The time I saw ten million flying mammals

When I walked into lab last Monday, I waited with bated breath for the guy who sits across the bench from me to inquire about my weekend. I don’t usually have much to offer in terms of excitement, but this weekend was different.

“Hey Eva. How was your weekend?” he asked.

“Hi Sean. It was nice and relaxing—oh, and I saw the world’s largest colony of bats emerge from their cave to eat twice their weight in insects.”

He was duly impressed.

And it was not just the world’s largest bat colony that I saw, but also the world’s largest aggregation of biomass—there are more living, breathing bodies packed into this cave than anywhere else on earth. This incredible multitude of mammals is the Mexican Free-tailed Bat colony at Bracken Cave. Ten million strong, the colony leaves the cave every night to fly up to 50 miles in search of a meal.


The bats flying out of their cave

To book a bat “appointment,” you have to be a member of the non-profit organization Bat Conservation International. As it turns out, my uncle is an active member, although I’m not sure why. Once you have scheduled your bat trip, the waiting list is usually 6 months to a year.

We drove up to the site at around 6 p.m., and the sun was still a couple of hours away from setting. A guide led us down a hill to the mouth of Bracken Cave, which is a yawning semicircle set in a perfect bowl, like an amphitheater. Since the bats didn’t come out until dusk, we had some time to just sit and enjoy the outdoors. It was pretty peaceful…until the non-bat (but still batty) entertainment started.

I had not realized the bats came accompanied by live music by the one and only Lucas Miller, “The Singing Zoologist.” Lucas was a tall, skinny guy holding a guitar and wearing a shirt with a bat on the front. The strap of his guitar was embroidered with tiny colorful animals, and he was wearing those khaki field pants that are the unspoken dress code of field biologists.

“I promise I’ll shut up when the bats come out,” he said as he strummed a preliminary chord, and then launched into a passionate rendition of his song “Wah Wah-Wah Wildlife.”

About an hour later, we had been serenaded with several of his other original compositions, including “Out on the Prairie (Whoop-de-doo, Poo-poo!)” (poop jokes galore), “The Monarch Butterfly Song” (funny and cute), and “The Fire Ant Song” (take out the words about fire ants, and you have yourself a not-quite-tasteful-or-appropriate song about illegal immigrants).

While Lucas was singing, the bats had been flying round and round in increasingly frenzied loops, the swarm pushing closer and closer to the edge of the cave like a single entity. The flapping and whirring of wings was growing louder in a steady crescendo until finally, the first few swooped out and flew in a stream of wings and fur out over the back of the cave.


The bats flew in circles inside the mouth of the cave until they were ready to leave in a long stream


They reminded me a little bit of girls getting ready to go downtown. “Hold on, I forgot my lipstick.” “Wait, don’t leave yet, I’m not ready!” “Y’all go on, I’ll catch up later with Sally.”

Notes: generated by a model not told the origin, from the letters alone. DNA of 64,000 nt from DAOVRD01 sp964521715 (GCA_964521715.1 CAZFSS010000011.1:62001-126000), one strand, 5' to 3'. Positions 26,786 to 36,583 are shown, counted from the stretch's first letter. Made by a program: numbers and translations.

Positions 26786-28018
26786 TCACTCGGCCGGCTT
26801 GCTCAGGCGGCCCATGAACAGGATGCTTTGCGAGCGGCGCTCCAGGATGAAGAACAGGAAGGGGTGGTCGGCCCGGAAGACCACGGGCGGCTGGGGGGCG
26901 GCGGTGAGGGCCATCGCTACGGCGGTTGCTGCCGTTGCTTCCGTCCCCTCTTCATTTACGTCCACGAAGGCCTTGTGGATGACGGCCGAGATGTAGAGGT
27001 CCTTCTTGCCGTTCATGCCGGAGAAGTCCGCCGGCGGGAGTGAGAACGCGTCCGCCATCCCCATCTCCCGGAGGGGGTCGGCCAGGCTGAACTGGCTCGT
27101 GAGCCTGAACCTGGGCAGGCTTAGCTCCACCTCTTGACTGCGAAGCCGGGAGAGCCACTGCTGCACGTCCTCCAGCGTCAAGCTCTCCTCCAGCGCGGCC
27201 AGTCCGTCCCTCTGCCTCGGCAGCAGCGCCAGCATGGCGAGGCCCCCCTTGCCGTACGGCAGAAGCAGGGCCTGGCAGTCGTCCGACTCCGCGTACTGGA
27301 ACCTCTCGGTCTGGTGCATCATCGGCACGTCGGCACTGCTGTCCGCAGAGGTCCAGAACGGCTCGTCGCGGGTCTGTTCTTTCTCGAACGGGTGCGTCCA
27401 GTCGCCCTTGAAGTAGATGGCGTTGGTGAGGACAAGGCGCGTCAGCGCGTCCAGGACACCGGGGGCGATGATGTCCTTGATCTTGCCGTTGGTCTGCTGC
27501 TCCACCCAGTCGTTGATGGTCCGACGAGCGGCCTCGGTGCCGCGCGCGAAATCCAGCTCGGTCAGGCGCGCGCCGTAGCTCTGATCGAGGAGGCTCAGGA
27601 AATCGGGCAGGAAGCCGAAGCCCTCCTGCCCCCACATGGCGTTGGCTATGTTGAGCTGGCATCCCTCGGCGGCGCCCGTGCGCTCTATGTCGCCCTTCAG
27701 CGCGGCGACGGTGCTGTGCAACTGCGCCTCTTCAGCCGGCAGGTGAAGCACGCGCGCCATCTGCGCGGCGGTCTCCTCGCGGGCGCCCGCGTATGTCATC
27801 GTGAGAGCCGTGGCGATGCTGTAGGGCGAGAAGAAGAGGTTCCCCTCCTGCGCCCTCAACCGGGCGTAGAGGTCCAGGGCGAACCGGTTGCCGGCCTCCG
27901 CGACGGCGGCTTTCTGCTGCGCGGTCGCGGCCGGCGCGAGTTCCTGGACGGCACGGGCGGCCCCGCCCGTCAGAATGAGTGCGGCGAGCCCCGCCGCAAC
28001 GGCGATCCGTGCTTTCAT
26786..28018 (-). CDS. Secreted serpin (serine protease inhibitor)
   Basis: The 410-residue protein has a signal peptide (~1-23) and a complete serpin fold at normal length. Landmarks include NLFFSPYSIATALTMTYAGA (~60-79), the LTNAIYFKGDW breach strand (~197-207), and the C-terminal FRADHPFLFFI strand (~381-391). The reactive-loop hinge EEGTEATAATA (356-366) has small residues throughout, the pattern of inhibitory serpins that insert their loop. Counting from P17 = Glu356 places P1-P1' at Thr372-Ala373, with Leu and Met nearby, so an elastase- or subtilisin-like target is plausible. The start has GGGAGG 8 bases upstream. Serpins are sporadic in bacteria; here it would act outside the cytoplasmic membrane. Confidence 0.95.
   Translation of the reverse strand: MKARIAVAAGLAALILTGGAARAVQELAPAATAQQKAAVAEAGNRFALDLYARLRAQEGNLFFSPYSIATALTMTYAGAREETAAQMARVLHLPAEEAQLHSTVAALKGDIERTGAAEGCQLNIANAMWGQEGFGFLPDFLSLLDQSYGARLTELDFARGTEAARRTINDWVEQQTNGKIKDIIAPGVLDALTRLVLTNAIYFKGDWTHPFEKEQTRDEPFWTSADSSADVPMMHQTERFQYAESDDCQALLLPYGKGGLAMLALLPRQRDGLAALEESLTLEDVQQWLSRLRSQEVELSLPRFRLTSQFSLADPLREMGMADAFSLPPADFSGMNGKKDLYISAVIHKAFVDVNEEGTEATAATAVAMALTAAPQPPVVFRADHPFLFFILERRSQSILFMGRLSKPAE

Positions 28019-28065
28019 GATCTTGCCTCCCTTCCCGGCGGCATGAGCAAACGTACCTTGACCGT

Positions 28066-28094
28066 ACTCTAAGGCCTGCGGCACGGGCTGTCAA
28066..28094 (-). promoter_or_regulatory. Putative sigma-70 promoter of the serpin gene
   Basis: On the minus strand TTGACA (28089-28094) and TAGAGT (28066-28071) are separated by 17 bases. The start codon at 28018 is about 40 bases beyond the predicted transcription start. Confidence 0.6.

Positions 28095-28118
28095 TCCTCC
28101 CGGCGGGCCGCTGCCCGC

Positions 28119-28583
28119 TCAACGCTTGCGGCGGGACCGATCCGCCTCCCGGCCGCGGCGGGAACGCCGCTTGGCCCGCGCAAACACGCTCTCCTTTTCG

While the bats were not gearing up for a night on the town, I was right about one thing—they were all girls. The guide explained that some bat colonies are a mix of both female and male bats, while some are only female, and others are BATchelor pads (ha!). The bats at Bracken Cave are a female colony, who feed every night and come back with full stomachs. Each bat weighs approximately as much as two quarters, and each consumes twice its weight in insects each night. Some of the food goes to the bats, while the rest is used to make milk that they feed to their babies, which are huddled upside down on the roof of the cave at a density of 500 baby bats per square foot.

Did you hear that? Five hundred. Baby bats. Per square foot. And the most amazing part is, the mother bat will come back to the cave after feeding, and go right up her baby.

After the first wave of bats, we began to see predators sidling out from their hiding places in the rocks around the cave. Several snakes twisted sinuously down along the cave mouth, ready to pounce on some unlucky bat lady. A confused-looking skunk (honestly I have never seen a skunk that did not look confused) ambled across the rocks eyeing the opening of the cave hungrily.

For the second wave, we ran around to the other side of the cave to stand directly under the stream of bats, watching their little brown bellies bob and dip above us. The most amazing part to me was the sound they made. It was a quiet whirring, the kind of noise you might hear from a sewing machine. Thousands of tiny parts, working in unison. Millions of leathery winds, flapping to support small furry bodies.

Watching the bats emerge was an amazing experience—and like most natural wonders, incredibly humbling. It’s easy to spend a sunset hour sitting in your apartment, wrapped up in your own little world with a book and a drink. In this setting, it’s easy to feel big and important. But while you are sitting there, ten million bats are flying out of Bracken Cave. Ten million bats are eating insects, ten million bats are flying back with full stomachs and nutrient-rich milk for the ten million babies. We’re not that big or important—we are just tiny parts of a huge world, just like one bat in a colony of millions. Or at least, that’s how the bats made me feel. Small, but integral. Small, but not insignificant.


Off to eat twice their weight in insects!


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